Lee Roy Minugh was a tattooist, Baptist Preacher and Mason who made his name in the tattoo business during the 1950’s at the Pike, where he also worked with the famous tattoo artist Owen Jensen.
Minugh himself was first tattooed in 1924, he learned the art on the circus lot and settled into Los Angeles in the 1930’s. His first shop was in the back of a book store. Later Lee Roy moved to the The Pike in Long Beach, CA. Located at the foot of Pine avenue just below Ocean Boulevard, The Pike was a world famous location for tattooing on the west coast. Often called the “Coney Island of the West” The Pike started as a lowly pier built in 1893 and grew into one of the largest amusement parks in the country. Minugh was one of the first tattooists to display his art on television when he tattooed Steve Allen, the first host of The Tonight Show on NBC in the late 1950’s. The design was four dots, and as the tattooist said: “It was just to say he was tattooed”.
Lee Roy Minugh was also famous for having tattooed a Rock of Ages on Capt. Don Leslie’s back. The name “Rock of Ages” comes from a hymn written in 1763, when a reverend from Somerset was caught in a storm, and found refuge in a gap in the gorge he was walking through. It was not for another 100 years until the visual representation of the Rock of Ages we know took shape, with a woman who clings to a stone cross.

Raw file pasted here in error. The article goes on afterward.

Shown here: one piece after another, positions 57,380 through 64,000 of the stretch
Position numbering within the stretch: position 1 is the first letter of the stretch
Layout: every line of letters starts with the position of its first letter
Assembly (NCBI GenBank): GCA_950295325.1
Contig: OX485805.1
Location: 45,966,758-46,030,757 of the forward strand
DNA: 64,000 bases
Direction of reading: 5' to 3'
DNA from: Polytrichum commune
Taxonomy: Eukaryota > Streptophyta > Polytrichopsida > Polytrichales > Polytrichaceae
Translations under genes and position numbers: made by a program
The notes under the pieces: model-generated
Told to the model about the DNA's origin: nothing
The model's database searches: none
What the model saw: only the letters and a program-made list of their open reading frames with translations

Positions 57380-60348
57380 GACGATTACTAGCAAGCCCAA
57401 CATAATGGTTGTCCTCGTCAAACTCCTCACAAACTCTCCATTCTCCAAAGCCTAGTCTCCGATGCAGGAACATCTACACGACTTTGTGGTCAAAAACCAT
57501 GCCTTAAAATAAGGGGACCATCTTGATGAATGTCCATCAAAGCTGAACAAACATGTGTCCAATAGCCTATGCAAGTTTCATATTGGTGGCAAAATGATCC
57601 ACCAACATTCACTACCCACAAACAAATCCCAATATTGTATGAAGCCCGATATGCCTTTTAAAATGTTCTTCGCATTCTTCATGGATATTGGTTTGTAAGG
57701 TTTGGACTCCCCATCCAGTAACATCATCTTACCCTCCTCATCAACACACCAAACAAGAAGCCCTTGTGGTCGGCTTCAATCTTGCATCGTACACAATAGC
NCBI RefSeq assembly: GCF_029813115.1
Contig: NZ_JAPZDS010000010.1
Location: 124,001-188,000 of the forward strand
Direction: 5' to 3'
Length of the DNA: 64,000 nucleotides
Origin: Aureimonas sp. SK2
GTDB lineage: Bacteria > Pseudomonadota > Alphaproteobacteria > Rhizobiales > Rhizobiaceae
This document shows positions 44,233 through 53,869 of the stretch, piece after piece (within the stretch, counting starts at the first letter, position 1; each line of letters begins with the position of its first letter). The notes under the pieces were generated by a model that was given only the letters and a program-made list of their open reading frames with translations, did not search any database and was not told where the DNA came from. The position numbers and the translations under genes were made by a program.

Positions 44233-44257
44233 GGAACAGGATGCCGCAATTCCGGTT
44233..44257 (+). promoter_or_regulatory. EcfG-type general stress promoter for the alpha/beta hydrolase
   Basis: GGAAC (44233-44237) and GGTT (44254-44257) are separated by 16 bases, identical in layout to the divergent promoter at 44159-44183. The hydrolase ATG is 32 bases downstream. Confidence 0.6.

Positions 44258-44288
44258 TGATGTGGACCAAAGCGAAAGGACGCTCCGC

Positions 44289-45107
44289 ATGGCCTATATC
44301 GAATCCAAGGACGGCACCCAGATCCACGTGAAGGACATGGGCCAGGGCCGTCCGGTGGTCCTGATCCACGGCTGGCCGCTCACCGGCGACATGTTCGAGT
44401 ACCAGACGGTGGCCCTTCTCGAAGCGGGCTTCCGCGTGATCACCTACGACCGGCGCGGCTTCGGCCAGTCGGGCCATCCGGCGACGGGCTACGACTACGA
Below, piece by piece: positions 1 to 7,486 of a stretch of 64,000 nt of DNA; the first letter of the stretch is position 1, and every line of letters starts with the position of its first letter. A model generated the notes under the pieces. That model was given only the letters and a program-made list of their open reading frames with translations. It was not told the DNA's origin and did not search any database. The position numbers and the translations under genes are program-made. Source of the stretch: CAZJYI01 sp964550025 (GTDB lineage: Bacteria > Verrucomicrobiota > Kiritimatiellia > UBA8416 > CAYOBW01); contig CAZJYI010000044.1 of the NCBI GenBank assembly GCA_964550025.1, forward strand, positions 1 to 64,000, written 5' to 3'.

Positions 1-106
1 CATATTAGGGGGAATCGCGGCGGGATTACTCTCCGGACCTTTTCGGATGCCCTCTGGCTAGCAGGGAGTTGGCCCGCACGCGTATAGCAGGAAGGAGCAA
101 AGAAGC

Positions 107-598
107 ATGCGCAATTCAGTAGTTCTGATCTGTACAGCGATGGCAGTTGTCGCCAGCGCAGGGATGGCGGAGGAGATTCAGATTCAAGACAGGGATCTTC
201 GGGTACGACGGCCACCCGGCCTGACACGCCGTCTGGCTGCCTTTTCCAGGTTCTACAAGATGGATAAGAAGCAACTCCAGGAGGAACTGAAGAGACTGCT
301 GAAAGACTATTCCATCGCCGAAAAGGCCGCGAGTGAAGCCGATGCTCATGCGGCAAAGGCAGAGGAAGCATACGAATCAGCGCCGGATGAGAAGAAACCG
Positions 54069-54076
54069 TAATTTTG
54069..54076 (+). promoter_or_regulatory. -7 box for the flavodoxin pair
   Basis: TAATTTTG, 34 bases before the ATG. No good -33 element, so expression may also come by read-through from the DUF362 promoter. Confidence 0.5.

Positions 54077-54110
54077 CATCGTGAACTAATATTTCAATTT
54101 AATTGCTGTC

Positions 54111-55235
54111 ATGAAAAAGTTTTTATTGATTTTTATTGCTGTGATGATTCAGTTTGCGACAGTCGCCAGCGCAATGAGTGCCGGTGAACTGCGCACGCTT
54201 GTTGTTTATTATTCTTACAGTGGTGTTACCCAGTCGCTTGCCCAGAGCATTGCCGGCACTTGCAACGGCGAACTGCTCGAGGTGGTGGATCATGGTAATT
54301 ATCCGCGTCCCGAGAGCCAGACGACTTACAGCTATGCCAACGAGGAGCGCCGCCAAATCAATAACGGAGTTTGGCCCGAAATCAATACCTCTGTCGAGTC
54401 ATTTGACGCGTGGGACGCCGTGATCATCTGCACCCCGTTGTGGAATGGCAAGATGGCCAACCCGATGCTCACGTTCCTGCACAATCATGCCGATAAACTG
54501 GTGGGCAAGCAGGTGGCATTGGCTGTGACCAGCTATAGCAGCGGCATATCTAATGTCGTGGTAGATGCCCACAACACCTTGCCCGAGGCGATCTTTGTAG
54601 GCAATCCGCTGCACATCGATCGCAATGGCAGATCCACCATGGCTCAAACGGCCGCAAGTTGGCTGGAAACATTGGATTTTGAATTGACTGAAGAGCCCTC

Lee Roy Minugh‘s work dates back to the 1950s, when hearts, eagles, snakes and exotic Asian women were rendered in dark, heavy lines, and filled in with the few colors available (yellow, red, blue and green).
Minugh’s son, Eric published recently a book using his dad’s original flash which shows many of his classic designs. In an interview, Eric said that during the high school, he was really embarrassed by his father:
“He was always taking off his shirt. He knew the more tattoos he had, the more people would come to his office to get tattoos”.
When the family went on vacations “he had to go swimming because he knew people would be looking at him, and some people thought it was great and some people thought it was terrible”.
Eric, a tattoo artist himself, has turned promoter. He’s displaying his late father’s work in a mini tribute, entitled Tattoos My Dad Had at the Arts of Paradise Gallery in Waikiki.
Through it all, Eric Minugh‘s skin has remained untouched by India ink. “The story was, my father said I couldn’t get a tattoo from anyone else but him. But my mom was against it, so I never got one”. Lee Roy Minugh died on February 1994, age 83.